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With rising US pressure, Iran worries about losing ground in Iraq

Iran is worried about losing influence in Iraq after the reimposition of US sanctions on Iran and because of US pressure on Iraq to distance itself from Iran.

Iraqi President Barham Salih met with Supreme Leader of the Islamic Revolution Ayatollah Ali Khamenei Nov. 17 in Tehran, where Khamenei underlined that Iraq must retain its Popular Mobilization Units (PMU). Khamenei stated that the PMU were among Iraq’s major achievements in the past few years.

Khamenei has reiterated this stance in previous meetings with Iraqi officials, including former Prime Minister Haider al-Abadi, which shows how important this matter is for Iran.

Meanwhile, the Donald Trump administration has insisted on the disarmament and disbanding of pro-Iran military factions in Iraq as part of the 12 conditions that US Secretary of State Mike Pompeo proposed to sign a new agreement with Iran instead of the 2015 Joint Comprehensive Plan of Action, which the United States exited this year. The seventh condition calls for “respect the sovereignty of the Iraqi government and permit the disarming, demobilization and reintegration of [Shiite] militias.”

Khamenei underlined the importance of widening the scope of relations between the two countries, saying, “Iranian officials have a strong will to develop their cooperation with Iraq. I strongly believe this.”

Salih also met with his Iranian counterpart, Hassan Rouhani, and reiterated the need to develop their ties. Rouhani called for expanding economic exchange between the two countries, and he said that “Iran and Iraq can increase their annual bilateral trade exchange from $12 billion to $20 billion.”

During Salih’s meeting with Secretary of the Supreme National Security Council of Iran Ali Shamkhani, the latter said, “The many plots that the United States and some regressive countries in the region [meaning Saudi Arabia] are weaving to ruin the friendly ties between our people will fail.”

Although Salih responded positively to the Iranian demands and thanked Iran’s efforts in the Iraqi war against the Islamic State (IS), the Iraqi delegation did not take any serious steps to sign trade and economic contracts and did not even bring up the topic. Also, the Iraqi delegation did not include ministers and figures focused on developing ties between the two countries. However, Salih’s visit to Jordan Nov. 15 was different, as several ministers accompanied him.

Salih left Tehran Nov. 18 for Riyadh — Iran’s biggest regional rival — and was accompanied by Iraqi Foreign Minister Mohammad Ali Al-Hakim and Minister of Industry Saleh Abdullah, along with other high-ranking officials.

The United States is trying to pressure Iraq on all levels to distance itself from Iran and curb Iranian influence in the country. It also gave Iraq 45 days to stop importing gas and electricity from Iran. Iraqi officials revealed to Reuters that Iraq plans on submitting a proposal to the United States to continue importing gas and energy supplies in exchange for medication and foodstuff.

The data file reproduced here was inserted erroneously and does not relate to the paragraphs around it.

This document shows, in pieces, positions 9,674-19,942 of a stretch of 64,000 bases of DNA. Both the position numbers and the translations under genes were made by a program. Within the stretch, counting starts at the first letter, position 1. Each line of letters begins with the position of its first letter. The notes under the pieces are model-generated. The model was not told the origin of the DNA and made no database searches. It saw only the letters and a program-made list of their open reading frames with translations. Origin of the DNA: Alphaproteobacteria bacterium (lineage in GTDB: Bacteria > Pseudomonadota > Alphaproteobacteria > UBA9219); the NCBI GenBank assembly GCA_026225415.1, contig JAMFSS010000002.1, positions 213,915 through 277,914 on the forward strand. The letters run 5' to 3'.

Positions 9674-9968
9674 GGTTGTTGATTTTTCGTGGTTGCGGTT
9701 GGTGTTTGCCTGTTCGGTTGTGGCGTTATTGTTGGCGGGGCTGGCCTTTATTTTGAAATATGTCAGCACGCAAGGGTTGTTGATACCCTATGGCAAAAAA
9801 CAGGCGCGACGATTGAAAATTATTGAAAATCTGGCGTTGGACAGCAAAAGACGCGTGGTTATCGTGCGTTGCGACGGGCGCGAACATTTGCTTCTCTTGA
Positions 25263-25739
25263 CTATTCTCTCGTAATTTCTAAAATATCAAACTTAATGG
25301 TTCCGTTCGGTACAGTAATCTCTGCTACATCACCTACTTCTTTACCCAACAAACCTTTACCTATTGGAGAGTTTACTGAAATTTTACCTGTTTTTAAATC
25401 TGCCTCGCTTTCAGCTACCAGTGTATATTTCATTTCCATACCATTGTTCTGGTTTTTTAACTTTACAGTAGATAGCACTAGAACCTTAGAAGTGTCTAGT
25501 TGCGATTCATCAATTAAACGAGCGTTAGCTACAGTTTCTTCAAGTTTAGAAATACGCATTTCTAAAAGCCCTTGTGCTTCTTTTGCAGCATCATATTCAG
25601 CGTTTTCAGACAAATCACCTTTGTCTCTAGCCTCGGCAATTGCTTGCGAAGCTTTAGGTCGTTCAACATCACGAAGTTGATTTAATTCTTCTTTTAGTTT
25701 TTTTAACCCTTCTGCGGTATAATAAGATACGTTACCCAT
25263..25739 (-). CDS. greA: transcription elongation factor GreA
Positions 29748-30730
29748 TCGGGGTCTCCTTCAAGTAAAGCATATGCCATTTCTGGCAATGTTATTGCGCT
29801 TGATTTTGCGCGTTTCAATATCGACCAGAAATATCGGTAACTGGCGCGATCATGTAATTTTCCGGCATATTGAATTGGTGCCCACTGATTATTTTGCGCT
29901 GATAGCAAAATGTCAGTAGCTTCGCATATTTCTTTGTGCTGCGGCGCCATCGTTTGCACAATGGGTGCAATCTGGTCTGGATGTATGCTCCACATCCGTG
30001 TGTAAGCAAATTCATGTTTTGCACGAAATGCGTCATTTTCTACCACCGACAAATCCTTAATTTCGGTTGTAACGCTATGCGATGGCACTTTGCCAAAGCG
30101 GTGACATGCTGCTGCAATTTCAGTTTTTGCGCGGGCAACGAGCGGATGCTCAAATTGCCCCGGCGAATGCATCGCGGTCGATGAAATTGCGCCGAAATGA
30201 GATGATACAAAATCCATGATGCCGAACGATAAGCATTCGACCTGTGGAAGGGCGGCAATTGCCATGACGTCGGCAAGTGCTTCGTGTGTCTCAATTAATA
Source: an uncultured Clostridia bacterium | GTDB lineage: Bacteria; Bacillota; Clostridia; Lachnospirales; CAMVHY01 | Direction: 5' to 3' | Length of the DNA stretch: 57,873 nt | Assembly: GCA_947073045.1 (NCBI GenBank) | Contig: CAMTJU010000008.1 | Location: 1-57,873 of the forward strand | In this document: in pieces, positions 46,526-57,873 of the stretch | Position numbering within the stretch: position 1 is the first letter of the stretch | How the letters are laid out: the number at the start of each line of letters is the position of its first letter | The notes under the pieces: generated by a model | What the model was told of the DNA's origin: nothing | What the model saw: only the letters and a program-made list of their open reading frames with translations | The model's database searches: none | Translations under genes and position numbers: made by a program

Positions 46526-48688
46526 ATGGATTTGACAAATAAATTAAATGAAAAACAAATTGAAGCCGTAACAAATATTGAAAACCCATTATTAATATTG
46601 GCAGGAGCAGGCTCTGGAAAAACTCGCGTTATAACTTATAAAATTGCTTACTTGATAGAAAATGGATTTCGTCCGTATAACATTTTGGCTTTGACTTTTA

In line with US pressure and sanctions, Iraqi Minister of Oil Thaer al-Ghadban asserted during his first press conference that Iraq will put its national interest first in regards to sanctions on Iran. He said Iraq will stop exporting oil from Kirkuk fields to Iran, estimated at less than 30,000 barrels a day.

Iraq is also gradually looking to Turkey to bridge the gap stemming from reducing its dealings with Iran.

Spokesperson for the Ministry of Oil Asem Jihad announced that “oil exporting from Kirkuk had resumed to the Turkish Jihan Port Nov. 16 through Iraqi Kurdistan pipelines at a rate of 50,000 to 100,000 barrels a day.”

In the past, Iraq exported around 300,000 barrels of Kirkuk oil per day through the Iraqi Kurdistan Region in 2017, before the region held its independence referendum in September 2017. As a result of the referendum, Baghdad seized control of Kirkuk and halted oil exports from the Iraqi Kurdistan Region to Turkey.

Reports have been circulating about Iran’s reduced influence and popularity in Iraq. According to a study that Alustakilla research group conducted and The Washington Post published Nov. 16 that involved 2,500 to 3,500 national interviews, Iraqi Shiites favoring Iran dropped from 88% in 2015 to 47% in the fall of 2018. During that same period, the percentage of Shiites who do not favor Iran rose from 6% to 51%.

The percentage of Shiites who believe Iran is a reliable partner of Iraq plunged from 76% to 43% during the same period. Those who believe Iran is not a reliable partner increased from 24% to 55%. More Iraqi Shiites now see Iran as a real threat to Iraq’s sovereignty, with a rise from 25% in 2016 to 58% in 2018.

Iran is worried about losing its Iraqi market. Manager of the Iraqi Chamber at the Iranian Ministry of Commerce and former Iranian trade adviser in Iraq Ibrahim Mohammad Reza warned on Nov. 17 that Iran would lose its market in Iraq to its competitors unless it takes serious steps to maintain it. He said Iran occupies 13% of the Iraqi market — the United Arab Emirates has a share of 25%, Turkey has 18% and China has 17%. Iran’s national economy significantly depends on its exports to Iraq, as they account for 21% of its total exports to the world.

The above indications show that Iran’s influence in Iraq is declining gradually as nationalist voices in the country rise and foreign pressures increase on the Iraqi government to distance itself from Iran.